British and World Coins (21 June 2011)

Date of Auction: 21st June 2011

Sold for £70,000

Estimate: £15,000 - £20,000

South Africa, Thomas Burgers, Pond, 1874, fine beard (Hern B1; KM. 1.2; F 1a). Practically as struck, extremely rare £15,000-20,000

Footnote

Provenance: S. Gordon Collection.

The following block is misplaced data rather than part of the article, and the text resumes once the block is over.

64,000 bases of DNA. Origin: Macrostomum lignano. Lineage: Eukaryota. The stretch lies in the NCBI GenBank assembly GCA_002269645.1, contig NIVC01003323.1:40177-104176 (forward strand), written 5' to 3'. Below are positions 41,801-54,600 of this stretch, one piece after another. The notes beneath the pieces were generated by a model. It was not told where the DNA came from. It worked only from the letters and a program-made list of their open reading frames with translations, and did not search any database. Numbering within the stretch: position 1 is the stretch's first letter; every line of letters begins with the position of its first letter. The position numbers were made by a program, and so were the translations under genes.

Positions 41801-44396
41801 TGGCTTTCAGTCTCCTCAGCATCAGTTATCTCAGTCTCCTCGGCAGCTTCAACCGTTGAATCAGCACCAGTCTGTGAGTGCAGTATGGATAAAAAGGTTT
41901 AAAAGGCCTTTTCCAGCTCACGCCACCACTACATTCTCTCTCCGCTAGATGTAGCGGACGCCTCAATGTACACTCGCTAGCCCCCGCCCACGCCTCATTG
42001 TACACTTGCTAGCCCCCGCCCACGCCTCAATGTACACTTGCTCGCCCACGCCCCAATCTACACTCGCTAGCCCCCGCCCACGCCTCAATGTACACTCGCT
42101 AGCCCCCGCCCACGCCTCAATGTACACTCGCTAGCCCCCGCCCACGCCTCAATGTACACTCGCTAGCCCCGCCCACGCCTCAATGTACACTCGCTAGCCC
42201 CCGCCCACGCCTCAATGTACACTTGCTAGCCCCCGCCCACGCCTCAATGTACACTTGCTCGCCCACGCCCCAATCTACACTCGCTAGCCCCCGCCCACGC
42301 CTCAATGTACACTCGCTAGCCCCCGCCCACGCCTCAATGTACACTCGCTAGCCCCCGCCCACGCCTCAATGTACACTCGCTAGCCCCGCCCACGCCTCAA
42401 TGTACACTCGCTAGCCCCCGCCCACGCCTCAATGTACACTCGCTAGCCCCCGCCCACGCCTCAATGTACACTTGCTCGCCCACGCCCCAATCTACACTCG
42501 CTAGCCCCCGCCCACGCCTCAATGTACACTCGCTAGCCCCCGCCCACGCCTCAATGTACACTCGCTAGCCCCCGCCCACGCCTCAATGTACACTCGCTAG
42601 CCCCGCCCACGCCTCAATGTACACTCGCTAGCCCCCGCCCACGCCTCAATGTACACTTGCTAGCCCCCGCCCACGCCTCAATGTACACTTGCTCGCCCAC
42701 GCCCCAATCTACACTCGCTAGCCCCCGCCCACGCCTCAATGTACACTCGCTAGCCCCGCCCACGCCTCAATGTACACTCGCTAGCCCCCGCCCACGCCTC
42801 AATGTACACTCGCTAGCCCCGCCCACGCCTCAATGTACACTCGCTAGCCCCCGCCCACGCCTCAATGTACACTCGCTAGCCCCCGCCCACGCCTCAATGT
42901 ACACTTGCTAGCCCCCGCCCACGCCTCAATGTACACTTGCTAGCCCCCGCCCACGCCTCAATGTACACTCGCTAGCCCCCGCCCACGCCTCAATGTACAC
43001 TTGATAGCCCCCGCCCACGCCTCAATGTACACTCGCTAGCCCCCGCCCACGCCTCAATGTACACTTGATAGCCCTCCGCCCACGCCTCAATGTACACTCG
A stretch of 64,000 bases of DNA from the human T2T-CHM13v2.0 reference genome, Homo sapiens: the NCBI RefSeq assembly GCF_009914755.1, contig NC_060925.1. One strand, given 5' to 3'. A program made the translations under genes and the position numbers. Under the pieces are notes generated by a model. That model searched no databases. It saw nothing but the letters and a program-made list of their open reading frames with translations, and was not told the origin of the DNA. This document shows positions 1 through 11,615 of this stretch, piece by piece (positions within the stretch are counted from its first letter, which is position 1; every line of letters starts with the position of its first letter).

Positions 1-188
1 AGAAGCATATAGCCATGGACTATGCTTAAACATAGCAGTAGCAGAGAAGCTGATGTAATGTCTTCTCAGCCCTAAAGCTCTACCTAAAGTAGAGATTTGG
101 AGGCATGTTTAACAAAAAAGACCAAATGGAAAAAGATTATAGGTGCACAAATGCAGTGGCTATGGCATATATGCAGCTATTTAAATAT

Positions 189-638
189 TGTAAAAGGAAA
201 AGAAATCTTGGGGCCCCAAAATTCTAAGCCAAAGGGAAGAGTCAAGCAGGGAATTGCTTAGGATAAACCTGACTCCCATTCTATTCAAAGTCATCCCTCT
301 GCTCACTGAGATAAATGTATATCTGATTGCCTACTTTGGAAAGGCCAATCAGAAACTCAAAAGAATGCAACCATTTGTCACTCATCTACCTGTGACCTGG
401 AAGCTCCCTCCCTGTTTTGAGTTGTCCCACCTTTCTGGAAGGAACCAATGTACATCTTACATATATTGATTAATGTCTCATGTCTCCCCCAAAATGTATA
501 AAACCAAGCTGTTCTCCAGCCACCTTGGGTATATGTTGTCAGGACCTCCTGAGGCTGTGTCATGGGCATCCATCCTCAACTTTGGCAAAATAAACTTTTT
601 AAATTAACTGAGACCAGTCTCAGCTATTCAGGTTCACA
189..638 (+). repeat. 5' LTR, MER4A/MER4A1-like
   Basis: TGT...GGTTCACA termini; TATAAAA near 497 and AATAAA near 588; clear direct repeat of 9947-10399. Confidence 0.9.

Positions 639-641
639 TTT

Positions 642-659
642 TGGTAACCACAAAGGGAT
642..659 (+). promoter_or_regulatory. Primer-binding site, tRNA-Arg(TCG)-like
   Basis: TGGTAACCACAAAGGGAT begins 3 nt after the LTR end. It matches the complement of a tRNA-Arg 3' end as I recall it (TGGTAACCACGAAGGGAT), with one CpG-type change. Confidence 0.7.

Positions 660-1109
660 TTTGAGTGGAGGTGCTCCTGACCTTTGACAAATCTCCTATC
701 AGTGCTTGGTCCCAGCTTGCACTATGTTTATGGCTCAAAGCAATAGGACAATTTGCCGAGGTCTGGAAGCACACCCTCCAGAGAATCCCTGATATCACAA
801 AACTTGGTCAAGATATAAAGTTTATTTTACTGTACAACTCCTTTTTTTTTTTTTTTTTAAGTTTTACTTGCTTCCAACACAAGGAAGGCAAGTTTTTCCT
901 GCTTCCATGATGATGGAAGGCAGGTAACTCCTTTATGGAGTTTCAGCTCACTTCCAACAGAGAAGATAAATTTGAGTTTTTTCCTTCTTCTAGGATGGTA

Slabbed in NGC holder, graded MS 65. Thomas François Burgers (1834-81) succeeded to the presidency in 1871 and soon rid the Republic of its worthless paper money, declaring British sterling as the legal tender. Visiting the goldfields of the Eastern Transvaal in early 1874 he purchased a quantity of alluvial gold, which he despatched to J.J. Pratt, the Republic’s Consul-General in London, along with sketches of his portrait and the country’s coat of arms, with a request that the gold be turned into staatsponden with the same intrinsic value as the British sovereign. Burgers had wanted the coins to be in the country by May, when the Volksraad was next convened, but the gold only reached London in the middle of that month, and then had to be melted down and refined. Matrices and dies were made by L.C. Wyon and coining entrusted to Ralph Heaton in Birmingham. A total of 695 pieces were received by Pratt on 25 July before the obverse die broke. A new die, on which the President’s beard was rendered in a more coarse style, was ordered and 142 coins were struck from it. When the coins reached South Africa Burgers triumphantly presented 50 pieces to the Volksraad, but was immediately accused of having the coins struck at the expense of the government and, even worse, allowing his image to appear on them. Parliament later relented and members were paid for the first day’s session with one Burgers pond each; members of the public could buy them for £2 each. Designs were prepared for a series of other denominations, but the Volksraad voted against any further coin issues